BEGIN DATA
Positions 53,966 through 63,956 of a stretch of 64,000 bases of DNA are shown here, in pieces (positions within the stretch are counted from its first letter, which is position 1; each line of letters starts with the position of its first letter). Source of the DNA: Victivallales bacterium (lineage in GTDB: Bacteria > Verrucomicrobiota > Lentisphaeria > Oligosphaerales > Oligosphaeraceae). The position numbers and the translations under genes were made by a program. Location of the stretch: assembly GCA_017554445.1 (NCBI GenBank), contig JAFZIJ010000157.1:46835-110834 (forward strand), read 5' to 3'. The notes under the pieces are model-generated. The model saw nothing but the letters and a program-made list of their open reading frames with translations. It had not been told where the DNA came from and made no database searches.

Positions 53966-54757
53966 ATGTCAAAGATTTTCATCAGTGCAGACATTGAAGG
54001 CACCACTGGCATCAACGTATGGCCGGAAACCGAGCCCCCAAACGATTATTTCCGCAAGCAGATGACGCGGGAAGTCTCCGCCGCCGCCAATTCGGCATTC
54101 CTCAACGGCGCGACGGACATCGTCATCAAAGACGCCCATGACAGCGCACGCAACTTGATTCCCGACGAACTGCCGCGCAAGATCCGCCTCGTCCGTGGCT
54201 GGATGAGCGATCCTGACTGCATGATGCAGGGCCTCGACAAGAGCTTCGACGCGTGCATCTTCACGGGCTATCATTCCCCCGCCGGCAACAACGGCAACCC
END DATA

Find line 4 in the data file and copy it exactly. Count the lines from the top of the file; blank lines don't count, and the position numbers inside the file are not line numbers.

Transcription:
54001 CACCACTGGCATCAACGTATGGCCGGAAACCGAGCCCCCAAACGATTATTTCCGCAAGCAGATGACGCGGGAAGTCTCCGCCGCCGCCAATTCGGCATTC